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Published Online: 1 June 2022

Combining Heparin and a FX/Xa Aptamer to Reduce Thrombin Generation in Cardiopulmonary Bypass and COVID-19

Publication: nucleic acid therapeutics
Volume 32, Issue Number 3


Known limitations of unfractionated heparin (UFH) have encouraged the evaluation of anticoagulant aptamers as alternatives to UFH in highly procoagulant settings such as cardiopulmonary bypass (CPB). Despite progress, these efforts have not been totally successful. We take a different approach and explore whether properties of an anticoagulant aptamer can complement UFH, rather than replace it, to address shortcomings with UFH use. Combining RNA aptamer 11F7t, which targets factor X/Xa, with UFH (or low molecular weight heparin) yields a significantly enhanced anticoagulant cocktail effective in normal and COVID-19 patient blood. This aptamer-UFH combination (1) supports continuous circulation of human blood through an ex vivo membrane oxygenation circuit, as is required for patients undergoing CPB and COVID-19 patients requiring extracorporeal membrane oxygenation, (2) allows for a reduced level of UFH to be employed, (3) more effectively limits thrombin generation compared to UFH alone, and (4) is rapidly reversed by the administration of protamine sulfate, the standard treatment for reversing UFH clinically following CPB. Thus, the combination of factor X/Xa aptamer and UFH has significantly improved anticoagulant properties compared to UFH alone and underscores the potential of RNA aptamers to improve medical management of acute care patients requiring potent yet rapidly reversible anticoagulation.

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Information & Authors


Published In

cover image Nucleic Acid Therapeutics
nucleic acid therapeutics
Volume 32Issue Number 3June 2022
Pages: 139 - 150
PubMed: 35021888


Published in print: June 2022
Published online: 1 June 2022
Published ahead of print: 12 January 2022
Accepted: 10 November 2021
Received: 7 September 2021


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Department of Surgery, Department of Medicine, Duke University Medical Centre, Durham, North Carolina, USA.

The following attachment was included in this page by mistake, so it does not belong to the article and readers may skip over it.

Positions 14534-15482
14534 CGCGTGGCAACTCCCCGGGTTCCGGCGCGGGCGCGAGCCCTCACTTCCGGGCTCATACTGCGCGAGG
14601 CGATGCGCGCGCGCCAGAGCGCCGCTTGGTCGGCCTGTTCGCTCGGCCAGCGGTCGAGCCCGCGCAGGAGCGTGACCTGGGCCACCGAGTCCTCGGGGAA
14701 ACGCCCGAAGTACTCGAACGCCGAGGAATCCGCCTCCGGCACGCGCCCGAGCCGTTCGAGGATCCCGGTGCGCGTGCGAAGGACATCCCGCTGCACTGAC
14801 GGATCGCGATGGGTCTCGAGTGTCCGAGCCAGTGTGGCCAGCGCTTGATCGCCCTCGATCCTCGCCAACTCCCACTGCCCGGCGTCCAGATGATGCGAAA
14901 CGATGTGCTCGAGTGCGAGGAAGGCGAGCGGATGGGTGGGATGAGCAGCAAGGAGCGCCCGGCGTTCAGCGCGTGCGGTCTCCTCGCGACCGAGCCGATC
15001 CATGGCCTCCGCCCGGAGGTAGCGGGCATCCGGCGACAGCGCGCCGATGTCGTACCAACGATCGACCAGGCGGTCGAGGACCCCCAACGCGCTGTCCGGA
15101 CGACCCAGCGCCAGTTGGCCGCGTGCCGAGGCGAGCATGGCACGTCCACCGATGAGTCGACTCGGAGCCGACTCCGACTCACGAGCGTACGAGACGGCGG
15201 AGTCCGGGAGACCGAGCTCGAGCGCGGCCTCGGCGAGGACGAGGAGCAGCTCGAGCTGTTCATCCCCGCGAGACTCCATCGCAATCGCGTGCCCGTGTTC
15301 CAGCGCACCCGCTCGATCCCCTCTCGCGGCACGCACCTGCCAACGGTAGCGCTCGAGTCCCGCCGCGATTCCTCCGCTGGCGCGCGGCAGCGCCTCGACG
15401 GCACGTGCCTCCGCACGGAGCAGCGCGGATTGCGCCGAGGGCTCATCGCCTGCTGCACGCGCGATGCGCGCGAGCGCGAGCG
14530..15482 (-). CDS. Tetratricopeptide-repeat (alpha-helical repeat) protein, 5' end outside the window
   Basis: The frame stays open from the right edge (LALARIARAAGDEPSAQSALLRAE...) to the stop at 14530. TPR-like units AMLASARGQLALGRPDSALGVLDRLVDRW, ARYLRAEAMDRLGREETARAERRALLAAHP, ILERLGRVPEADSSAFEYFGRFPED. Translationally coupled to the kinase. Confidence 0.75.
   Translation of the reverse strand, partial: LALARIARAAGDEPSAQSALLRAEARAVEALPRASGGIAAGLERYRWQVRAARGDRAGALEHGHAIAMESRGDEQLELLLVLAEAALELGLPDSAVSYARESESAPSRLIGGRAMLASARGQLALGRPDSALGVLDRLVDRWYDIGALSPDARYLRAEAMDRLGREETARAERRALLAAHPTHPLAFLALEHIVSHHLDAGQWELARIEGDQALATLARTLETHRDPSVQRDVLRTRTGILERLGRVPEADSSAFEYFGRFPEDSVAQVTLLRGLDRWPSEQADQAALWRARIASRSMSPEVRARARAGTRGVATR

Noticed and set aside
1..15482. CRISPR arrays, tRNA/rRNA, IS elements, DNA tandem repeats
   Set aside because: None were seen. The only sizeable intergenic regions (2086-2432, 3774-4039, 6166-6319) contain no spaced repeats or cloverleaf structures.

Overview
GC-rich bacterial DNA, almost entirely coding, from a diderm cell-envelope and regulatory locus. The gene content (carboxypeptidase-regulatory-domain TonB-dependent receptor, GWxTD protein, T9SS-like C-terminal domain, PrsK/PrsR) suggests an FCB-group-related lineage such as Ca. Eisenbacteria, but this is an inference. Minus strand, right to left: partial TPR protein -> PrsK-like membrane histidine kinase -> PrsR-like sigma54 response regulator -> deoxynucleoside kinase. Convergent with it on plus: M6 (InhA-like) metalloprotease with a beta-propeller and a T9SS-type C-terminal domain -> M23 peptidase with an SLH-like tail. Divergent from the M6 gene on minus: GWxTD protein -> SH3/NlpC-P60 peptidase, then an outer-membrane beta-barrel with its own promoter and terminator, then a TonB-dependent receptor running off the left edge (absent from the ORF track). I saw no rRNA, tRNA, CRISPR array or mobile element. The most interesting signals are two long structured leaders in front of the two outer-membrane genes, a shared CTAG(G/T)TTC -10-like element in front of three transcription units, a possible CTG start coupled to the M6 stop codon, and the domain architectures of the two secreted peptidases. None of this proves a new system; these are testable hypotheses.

Department of Pharmacology and Cancer Biology, Duke University, Durham, North Carolina, USA.
James W. Frederiksen
Department of Surgery, Department of Medicine, Duke University Medical Centre, Durham, North Carolina, USA.
Lyra B. Olson
Department of Surgery, Department of Medicine, Duke University Medical Centre, Durham, North Carolina, USA.
Department of Pharmacology and Cancer Biology, Duke University, Durham, North Carolina, USA.
Medical Scientist Training Program, Duke University, Durham, North Carolina, USA.
Ibtehaj A. Naqvi
Department of Surgery, Department of Medicine, Duke University Medical Centre, Durham, North Carolina, USA.
Department of Anesthesiology, Department of Medicine, Duke University Medical Centre, Durham, North Carolina, USA.
Sharon E. Hall
Division of Hematology, Department of Medicine, Duke University Medical Centre, Durham, North Carolina, USA.
Ruwan Gunaratne
Department of Medicine, Stanford University Medical Center, Stanford, California, USA.
Bryan D. Kraft
Division of Pulmonary, Allergy, and Critical Care Medicine, Department of Medicine, Duke University School of Medicine, Durham, North Carolina, USA.
Loretta G. Que
Division of Pulmonary, Allergy, and Critical Care Medicine, Department of Medicine, Duke University School of Medicine, Durham, North Carolina, USA.
Lingye Chen
Division of Pulmonary, Allergy, and Critical Care Medicine, Department of Medicine, Duke University School of Medicine, Durham, North Carolina, USA.
Bruce A. Sullenger [email protected]
Department of Surgery, Department of Medicine, Duke University Medical Centre, Durham, North Carolina, USA.
Department of Pharmacology and Cancer Biology, Duke University, Durham, North Carolina, USA.


Address correspondence to: Bruce A. Sullenger, PhD, Department of Surgery, Duke University Medical Centre, Box 103035, Durham, NC 27710, USA [email protected]

Author Disclosure Statement

Duke has submitted patent applications on the factor X/Xa anticoagulant aptamer(s) and combinations of the aptamer with other anticoagulants. Dr. Sullenger and Dr. Frederiksen are inventors on such Duke Intellectual Property.

Funding Information

This work was supported by a US National Institutes of Health grant (Grant No. P01-HL139420).

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